9378 Chapters
Medium 9781576756300

The First Breath

Crum, Thomas Berrett-Koehler Publishers ePub

Hanford Park was unusually empty on this crisp fall morning. They left the car and Angus followed the old man to a little opening among some aspen trees, adjacent to a pond where ducks happily paddled about before they headed south for the winter.

“I am a small, elderly man, wouldn’t you say?”

Before Angus could answer, the old man continued, “And you’re a big strong guy. I want you to lift me up off the ground.”

Now what have I gotten into? worried Angus, checking around anxiously to see if there were any observers.

“Use your legs so you don’t hurt yourself and lift me up.”

Angus glanced at his watch. What possessed me to listen to this guy?

Angus was a good six inches taller and seventy pounds heavier than the old man. He put his hands under the old man’s arms and easily lifted him a foot off the ground.

“Thank you. Now place me back down.”

Angus did as he was instructed, wondering about the sanity of the little man.

“I was right. You’re very strong! Now I’m not going to change anything physically, and I don’t want you to change how you lift. Simply pick me up again.”

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Medium 9781576757710

22 Applying the Principles: The Craft of Resolution

Levine, Stewart Berrett-Koehler Publishers ePub

If we work in marble, it will perish; if we work upon brass, time will efface it; if we rear temples, they will crumble into dust; but if we work upon immortal minds and instill into them just principles, we are then engraving upon tablets which no time will efface, but will brighten and brighten to all eternity.

Daniel Webster

Following a model to resolve conflicts and construct agreements for your projects, transactions, and relationships seems like a stretch because we are reluctant to talk in a linear way about things that we believe exist in a more emotional realm. This reaction reflects our habits of thinking. Many of us think of conflict as a “life force,” and are afraid that eliminating the drama of conflict will diminish what drives us and makes us feel alive.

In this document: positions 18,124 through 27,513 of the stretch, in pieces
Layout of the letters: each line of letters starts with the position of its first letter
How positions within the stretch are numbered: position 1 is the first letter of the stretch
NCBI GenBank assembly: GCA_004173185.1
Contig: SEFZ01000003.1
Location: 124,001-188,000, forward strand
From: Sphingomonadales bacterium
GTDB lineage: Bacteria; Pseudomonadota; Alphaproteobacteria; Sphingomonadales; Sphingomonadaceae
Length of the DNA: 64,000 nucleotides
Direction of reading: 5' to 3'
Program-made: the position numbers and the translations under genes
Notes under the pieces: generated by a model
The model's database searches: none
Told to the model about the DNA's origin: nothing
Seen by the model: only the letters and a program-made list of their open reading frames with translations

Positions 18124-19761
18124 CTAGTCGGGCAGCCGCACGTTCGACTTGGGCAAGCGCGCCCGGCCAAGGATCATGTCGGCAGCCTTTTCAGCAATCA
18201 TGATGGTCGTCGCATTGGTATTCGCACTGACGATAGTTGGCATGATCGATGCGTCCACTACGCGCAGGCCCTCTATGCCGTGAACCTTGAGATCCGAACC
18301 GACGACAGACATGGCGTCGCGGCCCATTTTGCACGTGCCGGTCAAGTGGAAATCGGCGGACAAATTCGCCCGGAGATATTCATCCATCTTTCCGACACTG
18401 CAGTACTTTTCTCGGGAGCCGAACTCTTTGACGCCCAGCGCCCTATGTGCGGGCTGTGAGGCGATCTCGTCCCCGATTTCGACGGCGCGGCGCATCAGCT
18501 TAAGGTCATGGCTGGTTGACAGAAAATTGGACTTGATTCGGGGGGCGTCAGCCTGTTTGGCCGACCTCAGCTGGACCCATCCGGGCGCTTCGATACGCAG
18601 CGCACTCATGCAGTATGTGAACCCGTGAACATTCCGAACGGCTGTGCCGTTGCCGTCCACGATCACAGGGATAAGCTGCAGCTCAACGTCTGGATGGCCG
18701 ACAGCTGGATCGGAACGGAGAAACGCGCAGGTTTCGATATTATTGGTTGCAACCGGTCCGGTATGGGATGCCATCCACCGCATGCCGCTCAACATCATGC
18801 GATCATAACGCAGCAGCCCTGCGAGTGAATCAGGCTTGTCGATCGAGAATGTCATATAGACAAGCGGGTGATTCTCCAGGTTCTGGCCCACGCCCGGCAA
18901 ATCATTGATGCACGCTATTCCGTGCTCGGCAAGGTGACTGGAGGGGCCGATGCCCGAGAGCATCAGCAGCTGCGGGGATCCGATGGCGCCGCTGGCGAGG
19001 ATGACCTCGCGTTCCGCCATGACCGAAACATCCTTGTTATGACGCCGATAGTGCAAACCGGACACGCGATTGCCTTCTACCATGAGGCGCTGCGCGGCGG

I am not suggesting eliminating differences, only offering a new way of dealing with them—developing a new habit. Having disagreements and differences adds vibrancy, creativity, and innovation to life, but ongoing hostile conflict does not. Using the model will quiet your internal chatter and provide the freedom to be more productive in the present moment. Conflict and differences will not disappear, but you will develop the capacity to respond more productively.

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Medium 9781626565845

8 Leading for the Future of Services

Heskett, James L. Berrett-Koehler Publishers ePub

What great service leaders know: their current beliefs about the future of services are wrong.

What great service leaders do: they build agile service organizations that learn, innovate, and adapt.

When he was asked recently about the future, Herb Kelleher, CEO emeritus of Southwest Airlines, who was well known for cultivating a freewheeling image to go with Southwest’s culture, commented that, “I’ve always tried to look a little bit ahead, at least when I’m sober—and when I’m not, I look way ahead!”1

Fourteen views of the future of services that we’ve expressed or implied throughout the book are presented in the sidebar. To these we have added a 15th to reflect the discussion to come. All were formed while we were fully sober!

If there is one thing we’re certain about, it is that some of the observations in the sidebar are wrong. We just don’t know which ones. To make matters more interesting, we’re convinced that the leaders with whom we engage don’t know either. What’s just as important is that they can’t be certain how these changes are going to affect their jobs or organizations.

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Medium 9781523094035

1 Shifting Conversations

Stavros, Jacqueline M.; Torres, Cheri; Cooperrider, David L. Berrett-Koehler Publishers ePub

One great conversation can shift the direction of change forever.

– Linda Lambert

Alisha Patel, a senior administrator at a thriving medical center in New England, was surprised at the less-than-stellar patient satisfaction report that was sitting on her desk. Her surprise turned to understanding when she saw which hospital unit this was from. The director of that unit had recently quit because she felt frustrated with the new leadership model and refused to change. Alisha was filling in until a new director was hired.

She sent a copy of the patient satisfaction report to the nurse managers in the unit. She also emailed them an assignment for their next management meeting, which was a week away: Pay attention. Look for what staff members are doing that contributes to patient satisfaction. Come prepared to share a story of a best practice you’ve seen during the week.

The nurse managers were confused when they got the email; one even wrote back, asking if Alisha had made a mistake. “No,” she replied, “please look for what’s working well and bring your best story next week.” This was a dramatic shift from what these nurse managers were used to, and it created quite a buzz. The former director usually read them the riot act, tried to find who was at fault, and demanded they do better, or else. They were glad to see her go!

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Medium 9781609945732


Zack, Devora Berrett-Koehler Publishers ePub

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